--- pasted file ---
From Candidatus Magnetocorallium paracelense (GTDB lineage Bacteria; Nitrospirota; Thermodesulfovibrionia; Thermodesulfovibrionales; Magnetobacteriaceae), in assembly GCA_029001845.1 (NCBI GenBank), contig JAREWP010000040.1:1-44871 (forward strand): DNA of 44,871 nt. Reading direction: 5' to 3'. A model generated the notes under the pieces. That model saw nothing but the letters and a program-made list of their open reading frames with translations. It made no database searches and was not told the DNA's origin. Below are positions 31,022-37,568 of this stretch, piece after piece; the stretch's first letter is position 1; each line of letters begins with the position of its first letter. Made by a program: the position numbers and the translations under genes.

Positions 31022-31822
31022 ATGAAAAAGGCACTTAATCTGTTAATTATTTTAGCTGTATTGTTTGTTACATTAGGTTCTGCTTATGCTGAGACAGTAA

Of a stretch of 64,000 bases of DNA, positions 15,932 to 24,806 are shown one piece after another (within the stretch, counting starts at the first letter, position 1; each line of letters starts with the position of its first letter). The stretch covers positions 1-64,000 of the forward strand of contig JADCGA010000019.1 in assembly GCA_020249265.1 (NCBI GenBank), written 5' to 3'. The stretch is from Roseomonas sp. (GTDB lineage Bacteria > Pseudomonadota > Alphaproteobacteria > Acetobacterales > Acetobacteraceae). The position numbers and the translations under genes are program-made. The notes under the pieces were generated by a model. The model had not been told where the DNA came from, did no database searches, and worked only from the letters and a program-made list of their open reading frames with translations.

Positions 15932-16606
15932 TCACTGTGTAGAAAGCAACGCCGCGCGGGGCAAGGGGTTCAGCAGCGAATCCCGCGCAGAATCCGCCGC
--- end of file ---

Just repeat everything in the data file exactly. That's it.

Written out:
From Candidatus Magnetocorallium paracelense (GTDB lineage Bacteria; Nitrospirota; Thermodesulfovibrionia; Thermodesulfovibrionales; Magnetobacteriaceae), in assembly GCA_029001845.1 (NCBI GenBank), contig JAREWP010000040.1:1-44871 (forward strand): DNA of 44,871 nt. Reading direction: 5' to 3'. A model generated the notes under the pieces. That model saw nothing but the letters and a program-made list of their open reading frames with translations. It made no database searches and was not told the DNA's origin. Below are positions 31,022-37,568 of this stretch, piece after piece; the stretch's first letter is position 1; each line of letters begins with the position of its first letter. Made by a program: the position numbers and the translations under genes.

Positions 31022-31822
31022 ATGAAAAAGGCACTTAATCTGTTAATTATTTTAGCTGTATTGTTTGTTACATTAGGTTCTGCTTATGCTGAGACAGTAA

Of a stretch of 64,000 bases of DNA, positions 15,932 to 24,806 are shown one piece after another (within the stretch, counting starts at the first letter, position 1; each line of letters starts with the position of its first letter). The stretch covers positions 1-64,000 of the forward strand of contig JADCGA010000019.1 in assembly GCA_020249265.1 (NCBI GenBank), written 5' to 3'. The stretch is from Roseomonas sp. (GTDB lineage Bacteria > Pseudomonadota > Alphaproteobacteria > Acetobacterales > Acetobacteraceae). The position numbers and the translations under genes are program-made. The notes under the pieces were generated by a model. The model had not been told where the DNA came from, did no database searches, and worked only from the letters and a program-made list of their open reading frames with translations.

Positions 15932-16606
15932 TCACTGTGTAGAAAGCAACGCCGCGCGGGGCAAGGGGTTCAGCAGCGAATCCCGCGCAGAATCCGCCGC